“The Book of Souls” is, as expected, one of the more anticipated albums of this year. Given singer Bruce Dickinson‘s medical scare the future of the album, tour, the band, and, of course, himself were in doubt; after a full recovery it seems Iron Maiden have too found a new lease of life in “The Book of Souls”. Maiden releases tend to be anticipated well, and the vast majority of them are generally solid examples of decent melody and guitar wizardry. Not without their critics, nor without the odd stale track, yet every Maiden release gets the masses chomping at the bit for another dose of epic, galloping rhythms and blistering triple-harmony guitar solos. It’s a formula that, even if it’s not great, is still pretty good.
From the start of opener ‘If Eternity Should Fall’ and the single ‘Speed of Light’ it appears that Bruce is struggling with some notes. It’s not surprising, and none should criticise him too lightly, but curiously, as the album develops his voice seem to regain its composure and stability. Though his voice is, of course, ageing he is utilising his strongest components more effectively; his power and control are still astonishing and although the pitch is petering on its high-tops, he is still an incredibly talented vocalist and, as aforementioned, the high notes become clearer and crisper as the album goes on.
Several songs on the album actually sound straight out of the 2000s era, and even some of the ’90s. The reemergence of more ‘highland folk’ guitar melodies brings about memories of ‘Sign of the Cross’ and ‘The Clansman’ (the most recent era without Bruce). Despite the criticism of Dickinson‘s vocals earlier on, the title track actually demonstrates not only how he has altered his vocals, but also utilises his strengths well. Dickinson also hits the high notes remarkably well here.
The guitar work is, unsurprisingly, brilliant. It’s almost worthless saying it as it’ll just be a copy and paste of every Maiden album since Dickinson and guitarist Adrian Smith came back into the fold. The partnership between Smith and fellow six-stringers Dave Murray and Janick Gers, the fluidity of their guitar solos and the near hidden intricacy, is astonishing. Few bands can cram in three guitarists of such proficiency and not only get away with it, but succeed with astounding results. The rhythm section is as always an immovable object in this terrain, providing a solid back-line upon which the guitarists are free the express themselves. Without bassist Steve Harris and drummer Nicko McBrain there would not be an Iron Maiden, not least to the same pedigree they are now.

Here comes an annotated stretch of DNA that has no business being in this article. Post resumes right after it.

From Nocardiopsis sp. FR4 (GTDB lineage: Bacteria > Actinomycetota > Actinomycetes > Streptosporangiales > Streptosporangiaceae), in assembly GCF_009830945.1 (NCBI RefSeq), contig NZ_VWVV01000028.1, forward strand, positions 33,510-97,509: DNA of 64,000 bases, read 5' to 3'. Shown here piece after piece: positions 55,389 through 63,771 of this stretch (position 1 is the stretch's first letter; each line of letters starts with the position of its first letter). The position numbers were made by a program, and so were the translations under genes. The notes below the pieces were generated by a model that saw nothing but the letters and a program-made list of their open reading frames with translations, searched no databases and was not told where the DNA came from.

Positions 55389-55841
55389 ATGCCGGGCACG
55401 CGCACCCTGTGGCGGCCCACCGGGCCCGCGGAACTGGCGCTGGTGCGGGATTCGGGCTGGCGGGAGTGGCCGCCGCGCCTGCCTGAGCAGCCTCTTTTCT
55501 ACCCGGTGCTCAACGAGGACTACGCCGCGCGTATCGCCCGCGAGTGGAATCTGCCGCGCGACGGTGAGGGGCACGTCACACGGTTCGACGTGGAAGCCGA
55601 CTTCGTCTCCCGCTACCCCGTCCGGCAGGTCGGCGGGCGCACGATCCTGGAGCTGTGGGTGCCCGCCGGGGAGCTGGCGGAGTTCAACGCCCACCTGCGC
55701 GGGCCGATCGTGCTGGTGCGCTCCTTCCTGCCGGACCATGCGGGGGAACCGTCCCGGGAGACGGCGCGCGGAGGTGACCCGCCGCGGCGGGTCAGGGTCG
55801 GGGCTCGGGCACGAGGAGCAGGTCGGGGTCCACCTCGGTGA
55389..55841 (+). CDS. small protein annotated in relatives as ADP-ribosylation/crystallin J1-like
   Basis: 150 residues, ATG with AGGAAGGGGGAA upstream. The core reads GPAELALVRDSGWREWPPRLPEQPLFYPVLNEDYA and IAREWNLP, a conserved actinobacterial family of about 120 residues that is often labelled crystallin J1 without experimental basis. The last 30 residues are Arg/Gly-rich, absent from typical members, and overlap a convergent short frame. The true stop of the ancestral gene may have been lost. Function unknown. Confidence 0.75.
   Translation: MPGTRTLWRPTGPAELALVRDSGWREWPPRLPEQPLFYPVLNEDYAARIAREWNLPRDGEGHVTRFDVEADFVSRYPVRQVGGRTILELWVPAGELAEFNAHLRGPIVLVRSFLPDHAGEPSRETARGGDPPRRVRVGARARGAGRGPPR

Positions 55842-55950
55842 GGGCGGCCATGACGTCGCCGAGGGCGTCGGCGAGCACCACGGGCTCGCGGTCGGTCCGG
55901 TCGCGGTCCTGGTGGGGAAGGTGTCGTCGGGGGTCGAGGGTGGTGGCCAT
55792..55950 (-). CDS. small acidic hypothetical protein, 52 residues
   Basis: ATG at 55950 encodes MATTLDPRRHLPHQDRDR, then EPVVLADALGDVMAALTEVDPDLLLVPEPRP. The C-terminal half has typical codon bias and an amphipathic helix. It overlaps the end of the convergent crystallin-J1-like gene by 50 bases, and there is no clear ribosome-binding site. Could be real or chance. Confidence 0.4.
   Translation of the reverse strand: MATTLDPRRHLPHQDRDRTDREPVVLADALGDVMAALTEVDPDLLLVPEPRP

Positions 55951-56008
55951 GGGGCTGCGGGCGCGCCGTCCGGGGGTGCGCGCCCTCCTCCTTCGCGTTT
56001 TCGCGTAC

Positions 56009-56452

Now, a lot of criticism can be made about the length of albums, yet “The Book of Souls” does not feel like the 92-minute album it is; the 10+ minute songs do not feel that long. It’s remarkable but even when you feel as though you’re hearing the same melody over and over again, you’re not bored, and the time just flows by incredibly quickly. The 18-minute closer ‘Empire of the Clouds’ is not the huge explosive finale one would expect, but rather a gentle ballad. It does feature a gloriously brilliant middle section, however, sandwiched in between very emotive piano passages with Bruce singing and tinkling the ivories. As previously mentioned, it flows ridiculously well, the middle section sounds like repetition but is in fact gentle progression that carries you through for over six minutes. Long songs are likely what break up the album nicely; without the stop-start journey, and a composition by capable musicians, it doesn’t feel over-inflated but nigh upon perfect.
“The Book of Souls” is remarkably strong, and despite how long the band have been around they can still produce not just ‘a few good songs’, but rather almost a whole 92-minute album of sheer brilliance. Perhaps if it was cut down it could be even better but there is nothing on here that you could immediately cut off. Iron Maiden are still fantastic, and “The Book of Souls” is remarkable.